Female student writing an essay.

The Stanford admissions staff carefully examines every component of the application because they evaluate each applicant holistically. You don’t have to self-report your test results; nevertheless, doing so won’t put you at a disadvantage.

Only 12.6% and 8.7%, respectively, of the admitted students to Stanford’s Class of 2025 submitted their SAT and ACT scores.

SAT/ACT Prerequisite

The main requirement for admission is superior academic standing. Although Stanford does not have a minimum GPA or needed test scores, the admissions committees look at your high school records to see whether you are capable of succeeding in demanding academic programs and are prepared for college.

The wisest course of action would be to aim for a minimum GPA of 4.0. The Common Data Set at Stanford for 2021/22 shows that 75.1% of accepted students had a GPA of 4.0.

Students admitted to Stanford’s class of 2025 had an average SAT score between 1420 and 1550, and their average composite ACT score fell between 31 and 35. 79.4% of Stanford’s 2025 graduating class members who submitted SAT scores scored between 1400 and 1600. 86.5% of the students who reported an ACT score did so between the scores of 30 and 36.

Rank in Class

Class rank is “extremely important” to Stanford when making admissions decisions. A staggering 96% of the university’s class of 2025 earned high school diplomas in the top 10% of their class.

It is evident that getting accepted to Stanford is getting harder and harder, as seen by Stanford Class of 2025 statistics’ record-low acceptance rate of 3.95%. To improve your chances of being accepted, you can start doing a few things right away.

When reviewing applications, admissions personnel at Stanford look for the following traits, traits, and exceptional situations.

Intellectual Fervor

The admissions committees want to know that you are eager to learn more and broaden your horizons. They look for genuine interest in certain endeavors, worldly curiosity, excitement, and energy for personal and professional progress while evaluating your essay and letters of recommendation.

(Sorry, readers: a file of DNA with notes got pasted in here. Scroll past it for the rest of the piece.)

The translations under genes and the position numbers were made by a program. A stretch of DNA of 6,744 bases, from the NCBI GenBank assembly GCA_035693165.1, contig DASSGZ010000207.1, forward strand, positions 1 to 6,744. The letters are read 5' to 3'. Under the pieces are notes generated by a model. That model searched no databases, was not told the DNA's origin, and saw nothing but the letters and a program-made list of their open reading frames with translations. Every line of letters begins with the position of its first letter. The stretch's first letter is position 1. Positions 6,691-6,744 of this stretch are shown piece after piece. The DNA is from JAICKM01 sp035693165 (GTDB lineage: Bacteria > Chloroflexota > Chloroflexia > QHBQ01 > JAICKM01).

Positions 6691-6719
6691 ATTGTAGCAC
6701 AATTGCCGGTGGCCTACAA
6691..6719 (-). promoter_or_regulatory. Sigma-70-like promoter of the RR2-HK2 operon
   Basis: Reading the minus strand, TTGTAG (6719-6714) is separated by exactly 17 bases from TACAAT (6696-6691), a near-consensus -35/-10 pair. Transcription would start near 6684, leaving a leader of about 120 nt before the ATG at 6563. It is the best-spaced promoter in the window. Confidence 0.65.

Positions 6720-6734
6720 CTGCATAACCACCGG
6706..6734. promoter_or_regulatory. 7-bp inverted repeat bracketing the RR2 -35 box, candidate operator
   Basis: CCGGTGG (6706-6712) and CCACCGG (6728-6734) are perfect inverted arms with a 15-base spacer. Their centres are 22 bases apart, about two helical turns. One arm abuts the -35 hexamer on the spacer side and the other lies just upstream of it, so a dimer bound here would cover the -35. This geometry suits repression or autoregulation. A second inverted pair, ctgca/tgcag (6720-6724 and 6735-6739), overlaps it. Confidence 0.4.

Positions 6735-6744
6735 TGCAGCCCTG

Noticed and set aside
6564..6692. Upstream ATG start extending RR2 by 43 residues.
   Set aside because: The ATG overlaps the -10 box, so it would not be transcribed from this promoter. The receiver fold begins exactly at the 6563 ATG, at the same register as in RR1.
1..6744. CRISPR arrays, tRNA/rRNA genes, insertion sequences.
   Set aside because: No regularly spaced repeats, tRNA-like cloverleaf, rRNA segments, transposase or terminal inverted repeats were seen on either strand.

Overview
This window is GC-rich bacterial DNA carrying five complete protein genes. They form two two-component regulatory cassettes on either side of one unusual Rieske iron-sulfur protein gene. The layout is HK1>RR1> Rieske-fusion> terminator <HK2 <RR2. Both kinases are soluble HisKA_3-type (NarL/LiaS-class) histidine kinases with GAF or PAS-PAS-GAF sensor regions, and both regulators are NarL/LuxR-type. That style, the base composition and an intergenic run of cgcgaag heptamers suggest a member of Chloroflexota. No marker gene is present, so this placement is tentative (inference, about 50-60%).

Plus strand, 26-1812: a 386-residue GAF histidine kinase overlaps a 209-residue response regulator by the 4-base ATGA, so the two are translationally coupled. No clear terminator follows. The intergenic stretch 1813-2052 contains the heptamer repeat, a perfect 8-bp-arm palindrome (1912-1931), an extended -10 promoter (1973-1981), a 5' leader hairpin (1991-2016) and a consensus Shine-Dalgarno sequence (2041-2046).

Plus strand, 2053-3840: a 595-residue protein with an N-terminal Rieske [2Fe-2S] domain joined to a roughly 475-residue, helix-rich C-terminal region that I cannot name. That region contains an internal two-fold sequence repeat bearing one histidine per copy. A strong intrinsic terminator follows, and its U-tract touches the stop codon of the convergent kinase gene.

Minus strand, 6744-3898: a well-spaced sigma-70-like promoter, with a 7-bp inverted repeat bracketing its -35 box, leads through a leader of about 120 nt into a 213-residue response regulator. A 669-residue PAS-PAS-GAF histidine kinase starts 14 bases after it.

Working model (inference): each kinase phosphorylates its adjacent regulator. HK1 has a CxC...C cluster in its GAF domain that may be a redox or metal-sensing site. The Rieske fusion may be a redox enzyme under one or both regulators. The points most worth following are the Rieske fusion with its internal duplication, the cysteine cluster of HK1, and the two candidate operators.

The two most important qualities of students who get into Stanford are intellectual curiosity and initiative, regardless of whether they are performing in the classroom, on the field, on stage, or as a part of a community organization.

Depth of Extracurricular Activity Experience

Rather of taking part in a large number of shallow activities, Stanford admissions prefers that you show your passions in only a few. These events don’t necessarily have to be related to education, but they can take place on campus! Their understanding of your devotion to activity and your prospective value to their campus and off-campus communities is also influenced by your jobs and family obligations.

Unique Situations

The Stanford admissions staff is aware that each applicant has specific circumstances and background. They assess applications with this in mind, taking into account your obligations to your family, your educational route, your background, and any unusual situations. They want to see how you excelled in your particular setting and utilized all that your school and neighborhood had to offer.

Stanford conducts comprehensive applicant reviews. Your qualities, traits, and particular situations ought to be incorporated into your application. Develop your narrative, enlist your passions, and embrace your interests. Being genuine and honest will make you stand out from the competition.

What Is So Special About Stanford University?

Private research university Stanford University, which was established in 1885, is famous for its emphasis on interdisciplinary work, research, and academic quality. It is renowned for its innovative spirit and close ties to Silicon Valley, the center of many digital start-ups and major corporations like Facebook, Apple, and Google.

With its amazing 8,180 acres and more than 43,000 trees, 800 varieties of plants, and 25 fountains, Stanford boasts one of the biggest campuses in the nation. Students will discover 19,000 bicycle parking spaces on the Stanford campus, which is a testament to the great weather and the university’s dedication to sustainability. When you enter Stanford’s main campus, you will see 19,000 buildings with red clay tile roofs and the well-known Memorial Church.